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3 Chinese Tongue Twisters Beginners Can Easily Learn

Because Chinese is a language highly saturated in homophones, many lǎowàis (such as I) have trouble knowing how to pronounce certain words in certain contexts.  Good news, Chinese tongue twisters (otherwise referred to as 绕口令, ràokǒulìng or literally, “the order of the winding mouth”) are a great way to understand how the sounds and structure of the language work without having to understand the individual characters themselves.

Chinese tongue twisters are easier to learn than Chinese jokes and can be used to impress your native Chinese speaking friends. Especially if tone marks aren’t exactly your forte.  

Without further ado, here are three Chinese tongue twisters that will help YOU speak Chinese like a boss.

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Chinese tongue twisters

Sì Shì Sì (四是四)

Sì Shì Sì means “four is four” and is considered the most famous/infamous Chinese tongue twister out there, this one is a favorite amongst teachers, students, mathematicians,logicians, and some superstitious folks, alike.

This traditional twister is a terrific exercise for anyone who is starting out learning how to say numbers in Chinese. It is also great for anyone who has trouble knowing how to utilize tone marks.

What I especially like about this one is that it doesn’t require knowing any additional Chinese characters or complex grammar structures. Just being able to read and speak it is enough.

Here are a few more variations:

十是十 (shí shì shí),

十四是十四 (shí sì shì shí sì),

四十是四十 (sì shí shì sì shí),

Literally translated, this means:

10 is 10,

14 is 14,

40 is 40.

Pretty simple, huh?

For those looking for a challenge, here’s a nice video that I found on Youtube that shows the full version of this famous tongue twister. Feel free to pause it at 1:44 if you want to focus only on this specific twister.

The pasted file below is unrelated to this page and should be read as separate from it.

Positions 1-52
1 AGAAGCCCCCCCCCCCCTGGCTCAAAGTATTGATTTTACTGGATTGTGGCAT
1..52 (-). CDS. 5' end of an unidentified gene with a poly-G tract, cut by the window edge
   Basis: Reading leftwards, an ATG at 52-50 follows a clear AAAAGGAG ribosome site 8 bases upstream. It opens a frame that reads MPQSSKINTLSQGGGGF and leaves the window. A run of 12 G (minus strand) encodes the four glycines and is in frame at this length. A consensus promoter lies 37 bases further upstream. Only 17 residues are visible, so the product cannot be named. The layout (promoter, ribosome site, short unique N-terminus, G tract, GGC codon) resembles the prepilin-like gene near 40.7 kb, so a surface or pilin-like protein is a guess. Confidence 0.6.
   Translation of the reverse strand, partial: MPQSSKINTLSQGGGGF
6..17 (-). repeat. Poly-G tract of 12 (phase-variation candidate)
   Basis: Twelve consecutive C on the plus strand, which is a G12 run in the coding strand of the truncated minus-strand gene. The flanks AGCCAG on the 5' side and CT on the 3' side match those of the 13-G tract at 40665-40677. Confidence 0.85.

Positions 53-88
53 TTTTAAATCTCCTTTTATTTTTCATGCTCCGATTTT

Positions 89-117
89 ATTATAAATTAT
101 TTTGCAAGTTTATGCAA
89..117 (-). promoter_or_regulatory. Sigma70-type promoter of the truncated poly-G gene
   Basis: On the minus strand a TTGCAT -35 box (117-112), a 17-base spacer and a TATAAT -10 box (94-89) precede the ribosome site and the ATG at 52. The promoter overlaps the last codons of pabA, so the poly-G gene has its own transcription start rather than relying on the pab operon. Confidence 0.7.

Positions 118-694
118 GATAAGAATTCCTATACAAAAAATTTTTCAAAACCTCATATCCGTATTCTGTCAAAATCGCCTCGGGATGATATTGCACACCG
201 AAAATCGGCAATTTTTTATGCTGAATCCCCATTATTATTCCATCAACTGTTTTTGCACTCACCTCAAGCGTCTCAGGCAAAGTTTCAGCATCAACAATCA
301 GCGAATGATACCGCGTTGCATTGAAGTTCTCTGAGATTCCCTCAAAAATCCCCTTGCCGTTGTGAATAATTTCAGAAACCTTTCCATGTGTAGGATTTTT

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Chī Pú Táo (吃葡萄)

A little more challenging than the last one, I know. However, at least the logic in this one is pretty fun to learn.

I still have trouble mastering this one, by the way.

(chī pú táo bù tǔ pú táo pí),
(bù chī pú táo dào tǔ pú táo pí).

Literally translated, this one means:
Eat the grapes but don’t spit out the skins,
don’t eat the grapes but spit out the skins.

By the way, here is another video that I found for those looking for both a fast and slow version of this famous tongue twister.  

Wŏde。。。Tùzi de Dùzi de Pùzi (我的。。。兔子的肚子的铺子)

Literally translated, this one means:

My… rabbit’s stomach’s shop.

While the idea of having your rabbit’s stomach owning shop doesn’t sound appealing, the fact that the order of the words inside this twister can be changed is.

This is a really great tongue twister for anyone who wants to understand the basic structure of the Chinese language first without having to worry about how tone marks.

This also happens to be the very first tongue twister that I learned when I attended Chinese classes back in high school.

Get to know more Chinese tongue twisters with LingQ

Check out LingQ  and find out why it’s the best way to learn Chinese. Browse through thousands of hours of content or import your own from YouTube and other sites. LingQ will create lessons for you in seconds using your content’s transcript and audio.
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Also, LingQ is available on mobile. Take your lessons wherever you go and listen to your target language, read your transcripts, and create review flashcards. LingQ’s language learning apps are available for both Android and iOS.

Good luck.


Athena Zhang Baker has been studying Mandarin Chinese since she was 11. As of now, she is learning bits and pieces of other languages in addition to Chinese and creating Japanese anime themed glossaries on the side.

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